Options generally start with a $1500 price tag. That could fetch a gaming laptop that could be quite nice, or a relatively basic gaming desktop (albeit one that would be much stronger than the laptop). I would hesitate to spend more on a laptop, given that a laptop’s limited capacity would mean that even a top notch model would not be able to deal with the latest crop of games in two years time. On the other hand, investing something like $2500 on a desktop would return a monster of a gaming PC.
Further complicating this exercise in optimizing our gaming money’s yield are the following considerations:
- Gaming PCs, by their very nature, run Windows. Me, I don’t like Windows at all, particularly Windows 8 (it’s horrible!). I therefore doubt I would choose to use the gaming PC for anything other than gaming, preferring Mac/Linux instead for the bulk of my computing needs.
- Whatever gaming PC we buy will also be used for work, where Windows based applications are still dominant.
- Due to ergonomic related reasoning, the household would like to use a proper monitor on its computers instead of hunching over laptops.
- With my eyes being a rather sensitive affair lately, I would take no less than an IPS monitor.
- We would prefer a portable solution that would allow us to work wherever we like around the house. In winter, for example, it’s nice to sit by the big window as opposed to our home office.
This mess of requirements seemed quite frustrating until it occurred to me: What is the best personal computer out there? The answer, by my book, is an iMac. Why, then, shouldn’t I use an iMac to play PC games?
It is entirely possible. In fact, many would argue the high quality Mac is the best Windows PC ever: all it takes is installing Windows in dual boot mode via Apple’s free Bootcamp. Apple supplies all the necessary drivers. The end result would not differ much from the Linux machines I have been using, most of which dual boot with Windows.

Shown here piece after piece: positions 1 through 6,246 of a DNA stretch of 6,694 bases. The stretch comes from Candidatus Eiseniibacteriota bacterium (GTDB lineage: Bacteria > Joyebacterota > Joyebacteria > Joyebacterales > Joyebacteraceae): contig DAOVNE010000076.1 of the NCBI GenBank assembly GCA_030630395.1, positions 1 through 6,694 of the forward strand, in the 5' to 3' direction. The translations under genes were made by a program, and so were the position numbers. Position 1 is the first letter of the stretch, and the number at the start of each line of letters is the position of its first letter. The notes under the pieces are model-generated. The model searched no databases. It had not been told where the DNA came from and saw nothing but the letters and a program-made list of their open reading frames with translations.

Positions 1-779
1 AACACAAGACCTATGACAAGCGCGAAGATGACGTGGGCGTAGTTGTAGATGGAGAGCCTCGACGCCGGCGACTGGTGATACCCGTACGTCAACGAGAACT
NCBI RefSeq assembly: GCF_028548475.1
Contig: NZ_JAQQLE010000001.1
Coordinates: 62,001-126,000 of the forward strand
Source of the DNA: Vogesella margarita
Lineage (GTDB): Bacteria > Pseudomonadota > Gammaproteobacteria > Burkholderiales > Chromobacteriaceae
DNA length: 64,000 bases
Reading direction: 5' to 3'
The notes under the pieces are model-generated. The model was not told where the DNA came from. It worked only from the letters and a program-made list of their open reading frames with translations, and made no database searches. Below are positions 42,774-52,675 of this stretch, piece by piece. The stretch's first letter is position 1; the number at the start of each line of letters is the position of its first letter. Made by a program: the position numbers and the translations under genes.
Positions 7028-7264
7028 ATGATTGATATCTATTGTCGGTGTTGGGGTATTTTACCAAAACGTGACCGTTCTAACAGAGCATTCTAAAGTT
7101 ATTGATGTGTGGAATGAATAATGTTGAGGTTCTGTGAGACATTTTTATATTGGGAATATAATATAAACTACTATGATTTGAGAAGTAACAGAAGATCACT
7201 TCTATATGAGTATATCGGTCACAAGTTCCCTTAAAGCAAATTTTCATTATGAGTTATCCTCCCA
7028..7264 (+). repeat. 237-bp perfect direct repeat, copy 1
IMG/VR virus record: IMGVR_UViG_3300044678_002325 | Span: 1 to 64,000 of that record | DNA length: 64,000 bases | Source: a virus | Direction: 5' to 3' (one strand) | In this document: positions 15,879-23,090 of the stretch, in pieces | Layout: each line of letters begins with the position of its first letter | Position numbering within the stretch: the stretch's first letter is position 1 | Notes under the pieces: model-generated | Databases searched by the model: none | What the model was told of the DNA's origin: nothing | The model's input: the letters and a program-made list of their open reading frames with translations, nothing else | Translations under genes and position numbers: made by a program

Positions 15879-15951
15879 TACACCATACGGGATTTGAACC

The advantages of using a Mac for PC gaming are obvious. First and foremost, I would have a good operating system (my favorite, actually), OS X, to work with most of the time. That would also work well with the Apple TV I already have, making our home entertainment better in the process. Then there’s the monitor: the iMac’s is probably one of the best computer monitors one can put one’s hands on, period. And the whole thing comes in a very neat package that won’t overtake our office and also allow us to move it around relatively easily if we feel like it.
I’m excited. Clearly, I have found my winner.
But then I think of the drawbacks.
First, for something that is intended to be a powerhouse of PC gaming, the iMac is relatively incapable. At its top specs it is no match for a similarly priced PC; it’s more like a fine $1500-$2000 desktop with a superb monitor thrown on top.
Which brings me to the painful matter of cost. Painful? Torturous. Essentially, to get anything worthy of gaming out of an iMac, one has to start off with the top model 27”. The one that sells for $2000+. Spec’ing it for gaming, as in replacing the default CPU with a higher grade i7 CPU, the graphics card to a 2GB Nvidia and boosting RAM to 16GB, increases the cost to almost $3000. And that’s without replacing the iMac’s lame default disk drive with something that has some solid state capacity, a quality I doubt I’d be able to live without on my main computer. That’s not it (yet): A Windows 8 license would cost $108 extra.
Overall, we are looking at $3000 plus, potentially much plus. True, we will have a beautiful computer on our hands, but it won’t be a cutting edge PC. I also do not see the point of getting one now, given the iMacs line-up was not updated since December 2012 and still carries Ivy Bridge architecture instead of the current Haswell. [The rumor mill says better monitors are due, too.]
The bottom line is that I can’t afford such an iMac. It’s not a matter of complaining but then opening my wallet, it’s past that. However, now that I know what I’d like best for playing PC games on, I doubt I’d be able to compromise on anything else.
I therefore suspect two things will happen to my PC gaming aspirations: First, I will continue being a console boy, at least in the near future, while eyeing the new Xbone and the PS4 to see which is the lesser evil. Second, when, eventually, we will need to buy a PC for work, we will probably get something that can manage gaming to one extent or another.
Either that or rob a bank.
Image copyrights: Apple